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Preston
Work begins on rodeo arena

The committee of That Famous Preston Night Rodeo has begun the work of expanding the rodeo arena.

“Since we had to cancel the rodeo this year, we turned our energy towards starting this great project,” said committee chairman Kris Beckstead. Furthermore, the committee recently signed a 30-year lease of the rodeo grounds, at $1 per year, with Franklin County, which recently purchased the grounds from Preston City.

“We are ... putting in about 60% of our new grandstands. They are ordered and the old is coming out now. They have been working on getting out the old seats since last week,” said Beckstead. “We will need to remove the steel trusses and get all the concrete work done prior to the new seats coming. We are hoping to have it installed before the first of the year.”

Although the work has begun, the committee still needs funding to finish the expansion of the stands. Having signed the lease with the county enables the committee to pursue funding that wasn’t possible before having the lease signed.

The committee has $300,000 committed towards the project from the Larry Stokes Family. The complete project was estimated to cost $2 million when the committee first announced their plans to expand the arena.

”Anyone who can help us complete this project, please open your hearts and your wallets! We need everyone’s help,” she said.

Franklin County continues to own the property and the rodeo committee will own the facilities.

”We want and need the rodeo,” said Franklin County Commissioner Boyd Burbank. To that end, and to benefit the county fair, the county has recently completed several upgrades to the property between the rodeo arena and the Robinson Building, such as a new bathroom facility. While asphalt laying machinery was onsite, the rodeo committee agreed to pave the 8’ alleyway west of the grandstands, between the arena gates and the animal pens.


Preston
Study in vermillion

By NECIA P. SEAMONS

Maple’s transition from green to vermillion is a process called senescence, or dormancy, which allows the trees and other hardy perennial plants to survive the cold temperatures and meager daylight of winter. As the number of daylight hours falls below 12, chlorophyll production in the leaves dwindles, causing leaf colors to change. Without chlorophyll in the leaves, yellow, orange or brown cartenoids, become visible in the cells of the leaf. Other red, purple or blue pigments, called anthocyanins, then lower excess carbohydrates in the leaf, creating the peak color people love in the fall.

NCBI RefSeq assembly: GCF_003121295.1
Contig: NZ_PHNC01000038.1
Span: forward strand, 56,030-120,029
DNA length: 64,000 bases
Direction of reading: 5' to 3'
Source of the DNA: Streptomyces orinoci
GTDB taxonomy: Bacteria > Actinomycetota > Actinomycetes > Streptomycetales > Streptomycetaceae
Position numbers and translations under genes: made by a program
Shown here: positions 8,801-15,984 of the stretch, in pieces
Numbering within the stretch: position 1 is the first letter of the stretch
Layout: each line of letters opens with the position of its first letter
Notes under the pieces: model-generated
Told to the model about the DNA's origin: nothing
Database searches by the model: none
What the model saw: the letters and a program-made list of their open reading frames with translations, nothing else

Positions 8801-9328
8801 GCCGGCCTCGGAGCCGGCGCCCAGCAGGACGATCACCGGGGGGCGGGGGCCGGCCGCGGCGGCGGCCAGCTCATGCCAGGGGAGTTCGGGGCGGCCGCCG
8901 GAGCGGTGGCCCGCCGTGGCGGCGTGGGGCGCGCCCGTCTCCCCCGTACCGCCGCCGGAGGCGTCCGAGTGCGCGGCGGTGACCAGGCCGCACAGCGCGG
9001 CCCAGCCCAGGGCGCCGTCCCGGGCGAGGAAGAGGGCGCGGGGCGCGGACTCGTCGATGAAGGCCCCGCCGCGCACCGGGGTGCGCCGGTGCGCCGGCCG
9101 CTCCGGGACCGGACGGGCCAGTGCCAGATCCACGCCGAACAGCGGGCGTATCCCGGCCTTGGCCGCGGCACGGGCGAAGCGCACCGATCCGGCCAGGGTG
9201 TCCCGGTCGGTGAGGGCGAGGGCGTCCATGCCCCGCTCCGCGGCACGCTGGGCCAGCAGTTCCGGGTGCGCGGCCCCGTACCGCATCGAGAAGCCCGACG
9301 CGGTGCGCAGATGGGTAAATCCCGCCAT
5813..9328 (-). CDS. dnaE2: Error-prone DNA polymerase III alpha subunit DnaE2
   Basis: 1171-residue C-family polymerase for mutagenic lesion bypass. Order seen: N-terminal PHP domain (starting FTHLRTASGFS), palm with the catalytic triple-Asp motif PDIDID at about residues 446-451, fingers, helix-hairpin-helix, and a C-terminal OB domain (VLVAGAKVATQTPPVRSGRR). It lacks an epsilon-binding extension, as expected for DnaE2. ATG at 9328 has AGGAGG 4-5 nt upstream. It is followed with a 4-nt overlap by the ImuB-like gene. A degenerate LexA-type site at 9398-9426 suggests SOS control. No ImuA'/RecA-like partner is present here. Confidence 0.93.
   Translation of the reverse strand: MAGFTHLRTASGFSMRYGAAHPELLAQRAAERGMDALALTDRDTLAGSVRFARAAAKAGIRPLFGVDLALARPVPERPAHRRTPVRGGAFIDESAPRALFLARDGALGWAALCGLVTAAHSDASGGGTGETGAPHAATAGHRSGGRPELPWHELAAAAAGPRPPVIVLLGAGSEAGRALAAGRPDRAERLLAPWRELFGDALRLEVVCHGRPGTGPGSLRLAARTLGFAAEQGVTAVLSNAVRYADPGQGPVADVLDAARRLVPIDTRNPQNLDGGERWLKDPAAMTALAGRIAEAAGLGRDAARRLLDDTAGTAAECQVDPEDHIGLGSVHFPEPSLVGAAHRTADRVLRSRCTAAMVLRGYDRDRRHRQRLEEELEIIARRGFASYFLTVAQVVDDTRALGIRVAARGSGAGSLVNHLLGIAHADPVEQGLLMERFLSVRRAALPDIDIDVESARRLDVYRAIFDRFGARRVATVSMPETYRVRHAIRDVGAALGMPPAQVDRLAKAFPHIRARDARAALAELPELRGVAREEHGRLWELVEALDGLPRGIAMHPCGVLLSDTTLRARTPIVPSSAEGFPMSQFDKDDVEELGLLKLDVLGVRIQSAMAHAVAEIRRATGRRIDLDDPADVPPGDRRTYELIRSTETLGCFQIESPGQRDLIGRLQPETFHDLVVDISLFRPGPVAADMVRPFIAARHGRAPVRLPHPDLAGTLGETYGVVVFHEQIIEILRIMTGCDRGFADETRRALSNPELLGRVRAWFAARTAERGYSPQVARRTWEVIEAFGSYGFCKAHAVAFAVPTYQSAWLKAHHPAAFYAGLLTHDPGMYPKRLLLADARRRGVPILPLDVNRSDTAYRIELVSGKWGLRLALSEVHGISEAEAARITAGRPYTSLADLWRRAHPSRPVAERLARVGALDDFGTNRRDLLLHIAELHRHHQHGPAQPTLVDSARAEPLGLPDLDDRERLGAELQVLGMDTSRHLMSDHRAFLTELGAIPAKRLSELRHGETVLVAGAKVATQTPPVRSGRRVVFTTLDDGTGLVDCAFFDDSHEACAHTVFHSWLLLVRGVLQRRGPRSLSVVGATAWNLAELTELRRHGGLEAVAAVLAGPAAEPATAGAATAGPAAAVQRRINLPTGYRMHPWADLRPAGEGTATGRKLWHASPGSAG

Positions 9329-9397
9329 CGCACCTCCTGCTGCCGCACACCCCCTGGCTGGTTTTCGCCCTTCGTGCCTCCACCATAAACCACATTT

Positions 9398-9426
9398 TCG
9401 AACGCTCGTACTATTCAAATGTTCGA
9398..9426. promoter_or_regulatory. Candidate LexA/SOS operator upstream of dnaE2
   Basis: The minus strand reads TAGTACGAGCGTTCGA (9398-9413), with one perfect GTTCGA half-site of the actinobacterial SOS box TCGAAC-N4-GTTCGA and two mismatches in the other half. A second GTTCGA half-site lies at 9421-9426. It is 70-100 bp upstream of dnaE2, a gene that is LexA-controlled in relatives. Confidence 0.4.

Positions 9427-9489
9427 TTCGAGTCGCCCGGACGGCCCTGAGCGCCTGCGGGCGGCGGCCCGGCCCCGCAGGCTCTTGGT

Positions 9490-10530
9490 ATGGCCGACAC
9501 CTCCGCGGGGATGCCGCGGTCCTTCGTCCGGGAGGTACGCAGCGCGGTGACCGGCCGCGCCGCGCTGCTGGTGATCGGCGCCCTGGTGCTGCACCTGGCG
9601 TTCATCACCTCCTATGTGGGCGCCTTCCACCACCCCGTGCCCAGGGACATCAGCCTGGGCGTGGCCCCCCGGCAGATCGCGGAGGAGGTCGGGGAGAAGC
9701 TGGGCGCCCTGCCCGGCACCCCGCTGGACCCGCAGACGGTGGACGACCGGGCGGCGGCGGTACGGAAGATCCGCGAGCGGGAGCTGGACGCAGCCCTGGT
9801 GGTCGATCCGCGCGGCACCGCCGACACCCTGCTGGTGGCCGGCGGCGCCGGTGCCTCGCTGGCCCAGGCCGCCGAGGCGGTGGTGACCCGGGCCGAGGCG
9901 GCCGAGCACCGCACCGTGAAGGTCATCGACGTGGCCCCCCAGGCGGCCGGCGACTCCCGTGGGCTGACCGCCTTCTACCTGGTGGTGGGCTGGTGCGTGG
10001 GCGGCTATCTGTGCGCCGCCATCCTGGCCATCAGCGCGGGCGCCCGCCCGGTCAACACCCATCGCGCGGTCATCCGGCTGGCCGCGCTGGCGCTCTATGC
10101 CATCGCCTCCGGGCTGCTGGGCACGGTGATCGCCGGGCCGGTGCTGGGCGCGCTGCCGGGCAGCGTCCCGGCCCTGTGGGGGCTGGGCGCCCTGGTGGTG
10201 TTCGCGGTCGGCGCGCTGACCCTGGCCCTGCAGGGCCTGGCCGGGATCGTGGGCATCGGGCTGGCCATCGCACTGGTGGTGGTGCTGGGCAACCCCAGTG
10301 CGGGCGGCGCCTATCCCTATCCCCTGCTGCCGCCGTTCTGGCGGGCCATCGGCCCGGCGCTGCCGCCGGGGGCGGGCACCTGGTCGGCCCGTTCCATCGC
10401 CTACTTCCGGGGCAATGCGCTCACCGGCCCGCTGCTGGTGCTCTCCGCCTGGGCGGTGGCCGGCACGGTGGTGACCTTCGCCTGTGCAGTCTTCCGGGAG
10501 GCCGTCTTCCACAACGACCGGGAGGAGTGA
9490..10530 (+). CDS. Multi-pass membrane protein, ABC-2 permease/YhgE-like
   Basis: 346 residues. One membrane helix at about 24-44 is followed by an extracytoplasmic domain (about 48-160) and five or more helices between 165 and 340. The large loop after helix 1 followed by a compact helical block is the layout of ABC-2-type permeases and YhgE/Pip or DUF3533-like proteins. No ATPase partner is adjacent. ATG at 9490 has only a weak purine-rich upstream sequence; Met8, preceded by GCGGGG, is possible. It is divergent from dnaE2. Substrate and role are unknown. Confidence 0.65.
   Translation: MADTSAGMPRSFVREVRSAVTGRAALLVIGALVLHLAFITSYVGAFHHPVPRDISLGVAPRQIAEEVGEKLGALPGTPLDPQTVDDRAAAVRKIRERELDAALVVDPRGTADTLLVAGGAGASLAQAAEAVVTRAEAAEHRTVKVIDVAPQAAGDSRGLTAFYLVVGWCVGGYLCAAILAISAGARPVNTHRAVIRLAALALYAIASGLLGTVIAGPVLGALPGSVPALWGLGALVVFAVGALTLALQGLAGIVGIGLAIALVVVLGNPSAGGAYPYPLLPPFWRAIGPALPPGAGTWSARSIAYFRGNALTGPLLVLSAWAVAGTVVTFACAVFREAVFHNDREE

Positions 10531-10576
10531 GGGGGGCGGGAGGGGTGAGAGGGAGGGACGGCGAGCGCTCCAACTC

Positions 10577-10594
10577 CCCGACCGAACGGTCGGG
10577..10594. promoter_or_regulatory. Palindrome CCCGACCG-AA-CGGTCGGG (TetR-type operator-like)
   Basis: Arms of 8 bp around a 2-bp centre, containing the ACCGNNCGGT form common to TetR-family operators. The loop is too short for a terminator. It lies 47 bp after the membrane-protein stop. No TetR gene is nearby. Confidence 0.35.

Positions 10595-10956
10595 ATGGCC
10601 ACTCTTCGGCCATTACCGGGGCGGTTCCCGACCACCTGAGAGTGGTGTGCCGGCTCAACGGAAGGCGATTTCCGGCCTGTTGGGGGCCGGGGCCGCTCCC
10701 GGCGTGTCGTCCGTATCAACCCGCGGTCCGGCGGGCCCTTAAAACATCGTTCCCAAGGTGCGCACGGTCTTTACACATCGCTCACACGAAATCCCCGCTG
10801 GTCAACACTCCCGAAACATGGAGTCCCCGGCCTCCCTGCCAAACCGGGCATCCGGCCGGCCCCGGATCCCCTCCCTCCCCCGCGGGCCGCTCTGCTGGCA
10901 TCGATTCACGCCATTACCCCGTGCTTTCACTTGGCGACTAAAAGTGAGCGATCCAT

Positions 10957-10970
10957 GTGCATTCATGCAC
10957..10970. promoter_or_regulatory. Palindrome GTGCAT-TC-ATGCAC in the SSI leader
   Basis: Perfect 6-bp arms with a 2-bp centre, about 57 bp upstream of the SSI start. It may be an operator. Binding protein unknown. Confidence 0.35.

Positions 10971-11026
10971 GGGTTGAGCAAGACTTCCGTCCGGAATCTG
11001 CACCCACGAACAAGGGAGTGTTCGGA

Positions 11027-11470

Preston
Senior Citizens encouraged to come back for lunch

The dining room of the Preston Senior Center is reopening Oct. 2. Curbside lunch pick-ups will continue to be available as well, said Lindsay Broadhead of the center, but seniors who enjoy the center’s lunches are encouraged to return to the dining room for socialization.

The impact COVID-19 has had on the senior population over the last six months has been tough.

“It’s killing them. They are having a rotten time,” said David Priestley of Priestley Mental Health in Preston. “I have a bunch of clients — they are just holing up. They aren’t doing anything, not going anywhere. It is tough.”

“The need for social interaction is important. I’ll say this, there are studies that show that persistently feeling socially isolated or lonely can be as damaging to health as smoking 15 cigarettes a day,” said Mike Hirschi. “The lack of connection can have life treating consequences,” said Hirschi, Area V Agency on Aging Director for the Southeast Idaho Council on Governments.

“The lack of connection can have life threatening consequences,” testified Brigham Young University professor, Julieanne Holt-Lunstad before the US Senate in 2017.

According to the U.S. Census Bureau, over a quarter of the U.S. population — and 28 percent of older adults — now live by themselves.